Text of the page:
My natural remedy for skin conditions
Active AQA community member Young Ok Dowling shares her experiences using aloe vera to treat skin conditions, and makes a generous offer.
Not long after my discharge home from spinal rehab at Royal Talbot, I sustained a scalding burn to my abdomen and thighs while I was taking a shower. Once the blisters healed, I regularly applied gel which I squeezed from a thick, fleshy, aloe vera leaf onto the burn areas. I believe this helped my skin to heal well.
Later, when I twice sustained damage to my buttocks from a faulty commode chair seat, each time I stayed in bed for a month to heal the wounds. Both times I applied aloe vera gel every morning. I was very happy with the healing.
At times I suffer with eczema. I have found that the application of aloe vera gel to the affected areas relieves any pain, swelling or itching.
A long and useful history
Aloe vera gel is used to treat a wide variety of skin conditions, including minor burns, sunburn, itching due to allergies and insect bites, sores and skin ulcers.
It’s a hardy succulent, native to North Africa and the southwest Arabian Peninsula. It is one of the most popular medicinal plants worldwide, with a history of use stretching back over 2000 years. It is used in traditional Chinese medicine, where it is known as lú huì.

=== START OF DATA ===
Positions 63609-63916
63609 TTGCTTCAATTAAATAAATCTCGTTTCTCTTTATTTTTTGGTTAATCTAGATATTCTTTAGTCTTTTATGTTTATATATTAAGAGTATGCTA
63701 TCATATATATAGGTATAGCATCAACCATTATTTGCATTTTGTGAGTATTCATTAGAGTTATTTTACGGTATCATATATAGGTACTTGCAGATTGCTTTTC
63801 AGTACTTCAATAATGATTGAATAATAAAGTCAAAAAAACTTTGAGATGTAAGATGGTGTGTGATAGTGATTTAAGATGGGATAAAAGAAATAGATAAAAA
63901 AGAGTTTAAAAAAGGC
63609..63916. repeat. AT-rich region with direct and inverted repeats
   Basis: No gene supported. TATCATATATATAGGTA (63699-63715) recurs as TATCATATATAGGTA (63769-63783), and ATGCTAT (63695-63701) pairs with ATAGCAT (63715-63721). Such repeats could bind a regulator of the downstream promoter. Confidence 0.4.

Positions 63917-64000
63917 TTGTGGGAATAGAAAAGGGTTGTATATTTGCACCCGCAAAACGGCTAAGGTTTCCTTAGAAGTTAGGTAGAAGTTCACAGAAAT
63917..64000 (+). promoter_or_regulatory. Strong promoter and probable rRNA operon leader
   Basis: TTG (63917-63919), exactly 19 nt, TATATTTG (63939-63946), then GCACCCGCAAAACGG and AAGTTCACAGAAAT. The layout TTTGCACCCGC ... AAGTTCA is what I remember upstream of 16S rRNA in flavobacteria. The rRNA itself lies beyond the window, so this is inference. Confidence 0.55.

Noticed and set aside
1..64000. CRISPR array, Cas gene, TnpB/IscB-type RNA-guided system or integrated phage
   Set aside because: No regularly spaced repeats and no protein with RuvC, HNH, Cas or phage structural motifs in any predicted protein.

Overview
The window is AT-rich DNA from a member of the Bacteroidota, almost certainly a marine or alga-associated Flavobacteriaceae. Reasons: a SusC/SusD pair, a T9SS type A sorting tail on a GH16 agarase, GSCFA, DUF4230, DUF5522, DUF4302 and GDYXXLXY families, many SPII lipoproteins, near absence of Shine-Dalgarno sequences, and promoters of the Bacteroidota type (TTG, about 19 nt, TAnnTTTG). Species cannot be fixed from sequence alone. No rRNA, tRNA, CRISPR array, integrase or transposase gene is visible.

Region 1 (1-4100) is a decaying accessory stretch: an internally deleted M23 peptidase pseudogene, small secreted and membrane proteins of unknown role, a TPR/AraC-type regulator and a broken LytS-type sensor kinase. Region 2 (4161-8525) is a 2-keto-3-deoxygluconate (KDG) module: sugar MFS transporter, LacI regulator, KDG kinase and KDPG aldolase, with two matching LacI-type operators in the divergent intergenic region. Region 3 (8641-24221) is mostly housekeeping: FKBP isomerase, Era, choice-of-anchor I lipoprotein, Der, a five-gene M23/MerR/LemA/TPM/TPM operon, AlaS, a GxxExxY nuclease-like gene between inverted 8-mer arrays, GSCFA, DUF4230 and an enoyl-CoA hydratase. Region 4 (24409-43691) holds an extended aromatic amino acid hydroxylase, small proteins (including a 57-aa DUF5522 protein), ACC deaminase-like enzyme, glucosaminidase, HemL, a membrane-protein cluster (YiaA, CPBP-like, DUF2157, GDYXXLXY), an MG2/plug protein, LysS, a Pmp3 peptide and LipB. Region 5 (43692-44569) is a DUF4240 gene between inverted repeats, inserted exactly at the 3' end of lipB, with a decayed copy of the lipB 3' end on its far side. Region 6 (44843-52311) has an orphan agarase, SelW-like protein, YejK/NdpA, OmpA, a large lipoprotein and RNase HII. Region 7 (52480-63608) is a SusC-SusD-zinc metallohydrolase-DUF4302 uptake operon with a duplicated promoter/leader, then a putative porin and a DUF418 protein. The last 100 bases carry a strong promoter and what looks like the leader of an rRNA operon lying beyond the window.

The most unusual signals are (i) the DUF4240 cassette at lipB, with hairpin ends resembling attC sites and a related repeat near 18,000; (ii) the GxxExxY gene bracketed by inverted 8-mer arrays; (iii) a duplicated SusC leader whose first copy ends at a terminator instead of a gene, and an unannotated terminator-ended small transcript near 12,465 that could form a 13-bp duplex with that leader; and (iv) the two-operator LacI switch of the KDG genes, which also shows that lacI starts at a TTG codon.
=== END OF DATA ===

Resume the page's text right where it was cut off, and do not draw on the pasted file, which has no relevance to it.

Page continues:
Aloe vera is one of the most popular medicinal plants worldwide, with a history of use stretching back 2000 years.
Take one home!
I have potted 40 aloe vera plants that I would like to share with the SCI community. If you’re interested please contact me through AQA, the Incomplete SCI group or the Women’s SCI group.
- Aloe vera will grow well in full sun and part shade, in well-drained soils. (If you’re planting in clay-rich or water-retentive soils, dig in some compost to help with drainage.)
Water frequently if you’re growing it in a pot outside and the weather is hot and dry.
- Aloe vera is often grown indoors in the kitchen or bathroom, where it can be readily used for emergencies such as minor burns and skin irritations. It will grow well near a bright window, but not too close to the glass. Remember to allow the soil to dry before rewatering.